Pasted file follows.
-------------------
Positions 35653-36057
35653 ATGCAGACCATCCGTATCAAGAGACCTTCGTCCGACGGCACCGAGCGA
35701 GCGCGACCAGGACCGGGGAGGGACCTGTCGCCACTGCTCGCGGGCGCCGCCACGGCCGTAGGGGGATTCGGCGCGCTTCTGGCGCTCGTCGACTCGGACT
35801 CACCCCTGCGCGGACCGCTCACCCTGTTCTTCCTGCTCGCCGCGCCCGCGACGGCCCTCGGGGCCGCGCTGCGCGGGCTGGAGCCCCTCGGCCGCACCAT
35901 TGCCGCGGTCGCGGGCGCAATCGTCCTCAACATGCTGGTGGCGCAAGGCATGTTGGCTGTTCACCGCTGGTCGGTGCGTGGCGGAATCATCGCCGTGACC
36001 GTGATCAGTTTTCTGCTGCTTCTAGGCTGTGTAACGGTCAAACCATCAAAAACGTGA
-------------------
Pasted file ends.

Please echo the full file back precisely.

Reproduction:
Positions 35653-36057
35653 ATGCAGACCATCCGTATCAAGAGACCTTCGTCCGACGGCACCGAGCGA
35701 GCGCGACCAGGACCGGGGAGGGACCTGTCGCCACTGCTCGCGGGCGCCGCCACGGCCGTAGGGGGATTCGGCGCGCTTCTGGCGCTCGTCGACTCGGACT
35801 CACCCCTGCGCGGACCGCTCACCCTGTTCTTCCTGCTCGCCGCGCCCGCGACGGCCCTCGGGGCCGCGCTGCGCGGGCTGGAGCCCCTCGGCCGCACCAT
35901 TGCCGCGGTCGCGGGCGCAATCGTCCTCAACATGCTGGTGGCGCAAGGCATGTTGGCTGTTCACCGCTGGTCGGTGCGTGGCGGAATCATCGCCGTGACC
36001 GTGATCAGTTTTCTGCTGCTTCTAGGCTGTGTAACGGTCAAACCATCAAAAACGTGA